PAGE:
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Habitat suitability vs landscape connectivity determining roadkill risk at a regional scale: a case study on European badger (Meles meles)

  • Mauro FabrizioEmail author
  • Mirko Di Febbraro
  • Marcello D’Amico
  • Ludovico Frate
  • Federica Roscioni
  • Anna Loy
Original Article
Part of the following topical collections:
  1. Road Ecology

Abstract

Collisions between wildlife and vehicles represent the main conflict between infrastructures and ecosystems. Road mortality is the largest single cause of death for many vertebrates, representing a growing phenomenon of remarkable dimension. Most studies in road ecology investigated spatial roadkill patterns, showing that roadkill probability is often higher near optimal habitat for a large amount of species. Landscape connectivity has been less often considered in roadkill research, and only few studies considered habitat suitability and landscape connectivity at the same time. The purpose of the present study was to evaluate the relative importance of habitat suitability and landscape connectivity in determining roadkill risk for a habitat-generalist carnivore, namely, the Eurasian badger in the Abruzzo region (Central Italy). We collected occurrence data of living individuals from camera trapping and roadkill data of through a Citizen Science initiative. We used the occurrence data to produce a habitat suitability model (HSM) and a landscape connectivity model (LCM). Both HSM and LCM were then used as predictors in combination with road characteristics to fit a roadkill risk model. We found that landscape connectivity was more important than habitat suitability in determining roadkill risk for the Eurasian badger. Overall, the density of regional roads was the most important variable. Our finding highlighted how important is to consider landscape connectivity in planning mitigation measures aimed to preserve habitat-generalist species.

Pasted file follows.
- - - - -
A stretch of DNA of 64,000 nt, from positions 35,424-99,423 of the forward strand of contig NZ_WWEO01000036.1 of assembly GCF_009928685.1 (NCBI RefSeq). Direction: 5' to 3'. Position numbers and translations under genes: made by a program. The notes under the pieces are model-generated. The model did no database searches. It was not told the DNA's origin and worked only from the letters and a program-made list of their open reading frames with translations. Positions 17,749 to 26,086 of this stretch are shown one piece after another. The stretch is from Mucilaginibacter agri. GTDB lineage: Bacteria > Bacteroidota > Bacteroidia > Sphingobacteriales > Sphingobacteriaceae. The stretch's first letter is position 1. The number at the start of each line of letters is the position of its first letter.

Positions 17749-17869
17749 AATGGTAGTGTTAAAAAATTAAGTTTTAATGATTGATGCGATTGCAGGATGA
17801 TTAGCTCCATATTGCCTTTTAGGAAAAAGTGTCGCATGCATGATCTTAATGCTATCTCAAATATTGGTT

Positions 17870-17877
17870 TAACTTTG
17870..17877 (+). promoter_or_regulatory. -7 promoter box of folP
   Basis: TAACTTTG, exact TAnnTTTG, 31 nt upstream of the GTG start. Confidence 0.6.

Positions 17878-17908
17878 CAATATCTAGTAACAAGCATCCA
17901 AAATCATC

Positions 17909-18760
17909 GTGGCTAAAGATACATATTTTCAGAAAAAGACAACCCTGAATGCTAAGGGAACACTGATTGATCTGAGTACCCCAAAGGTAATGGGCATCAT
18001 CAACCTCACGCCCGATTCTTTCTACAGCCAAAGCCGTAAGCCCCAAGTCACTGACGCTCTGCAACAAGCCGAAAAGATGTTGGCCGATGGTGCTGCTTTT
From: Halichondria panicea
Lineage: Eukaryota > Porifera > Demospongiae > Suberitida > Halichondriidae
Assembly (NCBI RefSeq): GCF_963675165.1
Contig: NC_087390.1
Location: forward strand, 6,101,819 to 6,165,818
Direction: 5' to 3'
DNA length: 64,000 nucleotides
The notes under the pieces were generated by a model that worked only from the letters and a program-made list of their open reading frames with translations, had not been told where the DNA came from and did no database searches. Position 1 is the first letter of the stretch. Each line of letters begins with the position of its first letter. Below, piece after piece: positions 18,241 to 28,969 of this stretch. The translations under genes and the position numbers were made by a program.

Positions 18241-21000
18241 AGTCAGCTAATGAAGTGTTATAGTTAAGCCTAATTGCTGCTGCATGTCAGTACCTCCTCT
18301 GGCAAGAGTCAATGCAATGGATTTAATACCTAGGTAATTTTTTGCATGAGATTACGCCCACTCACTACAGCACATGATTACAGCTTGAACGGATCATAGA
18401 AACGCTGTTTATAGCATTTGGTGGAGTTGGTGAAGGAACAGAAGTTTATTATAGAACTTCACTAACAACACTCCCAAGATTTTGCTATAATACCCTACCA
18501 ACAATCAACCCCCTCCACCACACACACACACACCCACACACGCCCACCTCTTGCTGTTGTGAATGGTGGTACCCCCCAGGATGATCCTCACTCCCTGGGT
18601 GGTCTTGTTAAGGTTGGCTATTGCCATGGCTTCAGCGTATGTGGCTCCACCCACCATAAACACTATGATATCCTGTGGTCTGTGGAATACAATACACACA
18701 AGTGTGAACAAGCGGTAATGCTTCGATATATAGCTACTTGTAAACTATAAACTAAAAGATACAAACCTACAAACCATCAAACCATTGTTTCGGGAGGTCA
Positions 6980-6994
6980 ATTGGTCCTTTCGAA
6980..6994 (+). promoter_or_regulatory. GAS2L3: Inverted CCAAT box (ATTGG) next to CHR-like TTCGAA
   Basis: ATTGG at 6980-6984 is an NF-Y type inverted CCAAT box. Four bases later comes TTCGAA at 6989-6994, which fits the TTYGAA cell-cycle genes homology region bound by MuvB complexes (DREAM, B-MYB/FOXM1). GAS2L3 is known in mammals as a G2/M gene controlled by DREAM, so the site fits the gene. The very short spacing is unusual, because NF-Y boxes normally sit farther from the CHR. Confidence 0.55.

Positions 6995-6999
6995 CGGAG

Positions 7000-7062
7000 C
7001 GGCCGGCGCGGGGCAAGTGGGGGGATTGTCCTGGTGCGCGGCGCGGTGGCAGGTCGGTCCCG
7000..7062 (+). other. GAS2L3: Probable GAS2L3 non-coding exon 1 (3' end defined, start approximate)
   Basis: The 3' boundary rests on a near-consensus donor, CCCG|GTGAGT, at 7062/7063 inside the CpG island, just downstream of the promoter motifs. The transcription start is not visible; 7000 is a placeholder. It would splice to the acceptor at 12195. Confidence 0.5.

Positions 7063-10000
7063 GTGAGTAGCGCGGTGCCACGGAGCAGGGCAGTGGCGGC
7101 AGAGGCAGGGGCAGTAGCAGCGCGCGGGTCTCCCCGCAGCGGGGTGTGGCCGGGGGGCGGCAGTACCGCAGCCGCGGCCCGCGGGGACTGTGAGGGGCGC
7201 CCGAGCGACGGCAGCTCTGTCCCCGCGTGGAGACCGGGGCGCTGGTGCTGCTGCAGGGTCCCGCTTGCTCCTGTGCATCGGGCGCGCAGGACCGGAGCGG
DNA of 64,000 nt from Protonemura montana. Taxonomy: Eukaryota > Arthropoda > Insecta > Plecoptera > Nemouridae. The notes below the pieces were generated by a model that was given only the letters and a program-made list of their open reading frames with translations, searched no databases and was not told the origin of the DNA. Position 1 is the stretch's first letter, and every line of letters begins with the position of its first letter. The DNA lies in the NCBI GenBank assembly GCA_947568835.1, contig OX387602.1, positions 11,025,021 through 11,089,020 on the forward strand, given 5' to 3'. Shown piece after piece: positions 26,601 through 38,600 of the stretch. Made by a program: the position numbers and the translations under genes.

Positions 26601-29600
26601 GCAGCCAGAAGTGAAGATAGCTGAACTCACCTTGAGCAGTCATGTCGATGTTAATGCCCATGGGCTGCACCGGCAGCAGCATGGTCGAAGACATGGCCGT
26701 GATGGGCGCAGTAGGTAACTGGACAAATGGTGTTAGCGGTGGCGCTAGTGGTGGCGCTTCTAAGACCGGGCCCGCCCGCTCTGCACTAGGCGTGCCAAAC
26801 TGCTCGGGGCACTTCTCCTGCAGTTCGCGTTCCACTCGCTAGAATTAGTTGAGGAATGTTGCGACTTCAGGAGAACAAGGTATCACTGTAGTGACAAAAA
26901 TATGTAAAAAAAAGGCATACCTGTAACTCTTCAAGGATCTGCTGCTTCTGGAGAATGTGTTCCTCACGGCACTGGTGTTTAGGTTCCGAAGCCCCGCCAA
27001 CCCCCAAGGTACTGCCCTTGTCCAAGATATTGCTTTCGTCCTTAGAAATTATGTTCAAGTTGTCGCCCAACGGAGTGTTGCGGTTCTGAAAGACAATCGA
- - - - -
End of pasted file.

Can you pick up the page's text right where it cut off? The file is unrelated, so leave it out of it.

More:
Keywords

Habitat generalist Habitat suitability Landscape connectivity Roadkill Eurasian badger Meles meles 

Notes

Acknowledgements

We thank Majella National Park, Monte Genzana Alto Gizio Nature Reserve, Zompo Lo Schioppo Nature Reserve, Calanchi di Atri Nature Reserve, Castel Cerreto Nature Reserve, Cascate del Verde Nature Reserve, and Centro Studi per le Reti Ecologiche for providing the data. We also thank two anonymous reviewers whose comments and suggestions remarkably improved the first draft of the manuscript.

Funding information

MD was supported by a REN Biodiversity Chair postdoctoral grant by REN (Redes Energéticas Nacionais) and FCT (Fundação para a Ciência e a Tecnologia) and a Juan de la Cierva—Formación postdoctoral grant by MINECO (Ministerio de Economía y Empresa).

Supplementary material

10344_2018_1241_MOESM1_ESM.docx (141 kb)
ESM 1 (DOCX 141 kb)
10344_2018_1241_MOESM2_ESM.docx (15 kb)
ESM 2 (DOCX 14 kb)

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Copyright information

© Springer-Verlag GmbH Germany, part of Springer Nature 2019

Authors and Affiliations

  1. 1.Department of Biosciences and TerritoryUniversità degli Studi del MolisePescheItaly
  2. 2.CIBIO-InBIO, REN Biodiversity ChairVairao Campus of University of PortoVairãoPortugal
  3. 3.CEABN-InBIO, School of AgricultureTapada da Ajuda Campus of University of LisbonLisbonPortugal
  4. 4.Department of Environmental ChemistryInstitute of Environmental Assessment and Water Research IDAEA-CSICBarcelonaSpain

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